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Steve Haberlin's picture
Steve Haberlin is an assistant professor of education at Wesleyan College in Macon, Georgia, and author of Meditation in the College Classroom: A Pedagogical Tool to Help Students De-Stress, Focus,...
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The Need for a “Mental” Education Curriculum

I think most involved with education would agree that students need physical education—knowledge of diet, personal hygiene, and regular exercise (though, there has been efforts to cut back on this subject). In schools, there is an established physical education curriculum and time set aside for physical activity to coincide with academic study.

However, this is not good enough.

As we witness continued and new waves of societal problems: mental health crisis such as sharp increase in depression and anxiety among young people, spikes in mass gun violence, increases in disruptive, rude, and aggressive behavior (for instance, what’s happening on commercial flights), racial and political polarization, a digitally distracted generation, to name a few, it becomes evident that changes need to take place.            

A reasonable starting place would be within the education system. It makes sense to work with individuals when they are young and still impressionable, during a time when their mental and emotional capacities are ripe for development. This is why social-emotional learning (SOL) is so vital. Children need to learn to manage their emotions, to interact civilly with each other, to negotiate differences, and to entertain different perspectives. Without emotional intelligence, it becomes nearly impossible for people to run their lives, to live peacefully together, to hold responsible positions, and to contribute to society. They lack the foundation—the emotional fuel necessary to cope with life’s increasing challenges.

I’d like to take this a step further by advocating that k-12 schools need to establish a mental curriculum or a contemplative curriculum, that in addition to strengthening their social-emotional intelligence, helps them develop their inner potentialities and positive qualities. The idea is sort of like a physical education program but for the mind. Schools would set aside some time (I know this is a big challenge) for students to train their mental abilities, for instance:

  • Developing the natural capacity for mindfulness, or the ability to focus and remain in the present moment. Research suggests enhancing mindfulness could provide a host of benefits, including enhanced emotional regulation, greater focus and clarity, and decreased anxiety and stress.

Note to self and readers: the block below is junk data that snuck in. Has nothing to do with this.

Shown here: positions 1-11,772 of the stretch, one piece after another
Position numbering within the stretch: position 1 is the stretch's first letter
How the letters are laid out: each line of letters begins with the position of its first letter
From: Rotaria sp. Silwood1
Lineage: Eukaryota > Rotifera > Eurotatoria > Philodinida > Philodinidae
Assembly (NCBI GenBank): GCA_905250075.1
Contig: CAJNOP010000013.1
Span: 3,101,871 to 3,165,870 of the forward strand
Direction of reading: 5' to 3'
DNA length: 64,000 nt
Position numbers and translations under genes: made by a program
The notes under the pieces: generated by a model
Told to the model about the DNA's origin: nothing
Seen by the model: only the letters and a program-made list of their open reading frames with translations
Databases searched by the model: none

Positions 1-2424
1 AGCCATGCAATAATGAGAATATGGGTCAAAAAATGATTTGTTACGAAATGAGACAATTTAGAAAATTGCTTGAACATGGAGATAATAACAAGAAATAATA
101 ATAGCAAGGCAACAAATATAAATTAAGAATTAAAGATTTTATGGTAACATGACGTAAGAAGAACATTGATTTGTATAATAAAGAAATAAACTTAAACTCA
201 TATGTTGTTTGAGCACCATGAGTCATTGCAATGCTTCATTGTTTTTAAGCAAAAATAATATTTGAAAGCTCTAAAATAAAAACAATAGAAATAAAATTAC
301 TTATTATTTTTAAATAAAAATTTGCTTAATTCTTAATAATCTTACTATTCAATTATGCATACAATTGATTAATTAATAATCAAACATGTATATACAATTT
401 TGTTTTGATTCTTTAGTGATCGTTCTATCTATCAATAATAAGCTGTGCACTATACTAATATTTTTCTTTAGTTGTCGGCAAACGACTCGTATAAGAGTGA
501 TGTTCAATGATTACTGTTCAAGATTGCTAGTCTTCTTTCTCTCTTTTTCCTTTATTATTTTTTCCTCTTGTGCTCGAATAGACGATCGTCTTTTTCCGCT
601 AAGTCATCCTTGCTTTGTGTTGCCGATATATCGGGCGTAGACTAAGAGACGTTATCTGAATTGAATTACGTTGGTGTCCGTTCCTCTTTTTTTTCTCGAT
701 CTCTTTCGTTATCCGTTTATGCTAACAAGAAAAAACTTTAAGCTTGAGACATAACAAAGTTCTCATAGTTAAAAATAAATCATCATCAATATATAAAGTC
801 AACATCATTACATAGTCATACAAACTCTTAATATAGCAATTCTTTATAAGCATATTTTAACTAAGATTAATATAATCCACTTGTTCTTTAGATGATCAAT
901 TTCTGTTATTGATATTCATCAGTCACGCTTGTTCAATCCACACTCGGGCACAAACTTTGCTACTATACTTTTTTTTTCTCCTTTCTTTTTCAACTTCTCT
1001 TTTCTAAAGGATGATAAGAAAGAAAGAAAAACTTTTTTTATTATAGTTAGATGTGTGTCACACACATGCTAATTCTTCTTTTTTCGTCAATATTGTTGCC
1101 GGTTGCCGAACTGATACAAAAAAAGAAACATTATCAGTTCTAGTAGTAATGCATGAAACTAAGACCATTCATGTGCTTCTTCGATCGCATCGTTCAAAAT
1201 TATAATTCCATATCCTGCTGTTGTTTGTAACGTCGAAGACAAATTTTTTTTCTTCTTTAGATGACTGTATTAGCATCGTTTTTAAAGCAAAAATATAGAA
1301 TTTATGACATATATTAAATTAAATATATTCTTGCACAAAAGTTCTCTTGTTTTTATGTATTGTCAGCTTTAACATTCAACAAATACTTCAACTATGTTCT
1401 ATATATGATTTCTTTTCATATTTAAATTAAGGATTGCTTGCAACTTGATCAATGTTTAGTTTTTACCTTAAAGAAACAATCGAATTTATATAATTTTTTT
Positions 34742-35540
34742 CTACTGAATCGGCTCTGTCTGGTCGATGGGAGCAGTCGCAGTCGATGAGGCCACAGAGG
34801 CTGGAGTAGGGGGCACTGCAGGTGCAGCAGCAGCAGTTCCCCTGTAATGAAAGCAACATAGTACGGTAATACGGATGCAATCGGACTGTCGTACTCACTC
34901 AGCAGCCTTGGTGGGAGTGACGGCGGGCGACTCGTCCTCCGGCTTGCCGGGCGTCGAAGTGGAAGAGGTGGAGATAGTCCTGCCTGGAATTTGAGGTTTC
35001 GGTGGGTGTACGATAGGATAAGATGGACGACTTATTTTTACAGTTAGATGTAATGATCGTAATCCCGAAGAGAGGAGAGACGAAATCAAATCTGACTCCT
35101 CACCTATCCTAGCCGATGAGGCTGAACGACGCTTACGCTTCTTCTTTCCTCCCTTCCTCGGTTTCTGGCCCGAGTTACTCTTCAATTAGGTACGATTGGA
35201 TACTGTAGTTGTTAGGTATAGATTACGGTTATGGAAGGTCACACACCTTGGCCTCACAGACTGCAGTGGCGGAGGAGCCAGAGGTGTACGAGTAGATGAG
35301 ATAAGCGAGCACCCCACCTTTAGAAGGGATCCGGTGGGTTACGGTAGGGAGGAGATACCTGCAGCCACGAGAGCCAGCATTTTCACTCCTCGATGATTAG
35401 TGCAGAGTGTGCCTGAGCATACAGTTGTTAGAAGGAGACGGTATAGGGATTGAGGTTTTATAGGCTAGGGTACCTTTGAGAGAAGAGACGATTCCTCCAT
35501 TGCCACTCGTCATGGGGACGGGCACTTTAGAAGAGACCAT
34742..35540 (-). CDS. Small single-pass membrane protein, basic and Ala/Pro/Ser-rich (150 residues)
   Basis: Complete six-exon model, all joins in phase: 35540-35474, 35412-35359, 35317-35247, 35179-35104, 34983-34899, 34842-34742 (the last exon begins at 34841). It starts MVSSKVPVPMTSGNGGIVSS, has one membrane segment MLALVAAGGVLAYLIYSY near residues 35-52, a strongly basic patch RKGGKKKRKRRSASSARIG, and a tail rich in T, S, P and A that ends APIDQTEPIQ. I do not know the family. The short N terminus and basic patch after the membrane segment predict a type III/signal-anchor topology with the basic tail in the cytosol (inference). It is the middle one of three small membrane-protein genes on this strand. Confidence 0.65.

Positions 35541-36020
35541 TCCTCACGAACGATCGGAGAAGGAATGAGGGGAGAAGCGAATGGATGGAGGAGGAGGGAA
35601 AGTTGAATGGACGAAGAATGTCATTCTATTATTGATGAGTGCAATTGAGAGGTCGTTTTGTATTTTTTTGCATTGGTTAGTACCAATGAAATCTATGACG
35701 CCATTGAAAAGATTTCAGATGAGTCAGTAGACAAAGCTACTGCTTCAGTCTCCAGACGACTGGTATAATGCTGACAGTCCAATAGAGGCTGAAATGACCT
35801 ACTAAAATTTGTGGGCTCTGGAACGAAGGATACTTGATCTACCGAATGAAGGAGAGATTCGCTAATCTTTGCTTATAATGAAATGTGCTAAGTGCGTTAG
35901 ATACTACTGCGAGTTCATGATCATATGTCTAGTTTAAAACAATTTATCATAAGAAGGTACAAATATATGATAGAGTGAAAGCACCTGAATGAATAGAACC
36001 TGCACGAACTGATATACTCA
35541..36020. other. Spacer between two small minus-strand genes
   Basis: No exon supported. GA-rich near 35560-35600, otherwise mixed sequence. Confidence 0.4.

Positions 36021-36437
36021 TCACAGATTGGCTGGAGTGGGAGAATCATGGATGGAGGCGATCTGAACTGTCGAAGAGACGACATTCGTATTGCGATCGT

• Increasing states of compassion, altruism, and kindness towards others. This could be practiced through various character development activities and through meditation techniques.
  • Generating openness and a mindset that can entertain varying perspectives, beliefs, and ideas as opposed to having a ‘fixed” mind.
  • Time to self-reflect and contemplate. For instance, students might investigate questions such as: what creates meaning in my life, what do I want to contribute, and how am I connected with others and the environment?

In terms of fitting these practices into the curriculum, educators would certainly have to be creative but could seek out pockets of contemplative time. For instance, right after morning announcements, children might engage in a brief mindfulness activity, as some schools already do. Development of qualities such as compassion and openness might be worked into existing subjects and lessons. For instance, while studying the Civil Rights movement, students might meditate and visualize what it might have been like for individuals during that time period, what they experienced, enhancing their innate compassion in the process.

Obviously, educators already have so much on their plate. However, I don’t think we can continue to ignore the lack of a contemplative aspect of education, to the development of students’ inner qualities and capacities. Requiring students to master academic subjects and knowledge and preparing for the workplace is important, but, as we can observe from the current societal conditions, it is simply not good enough.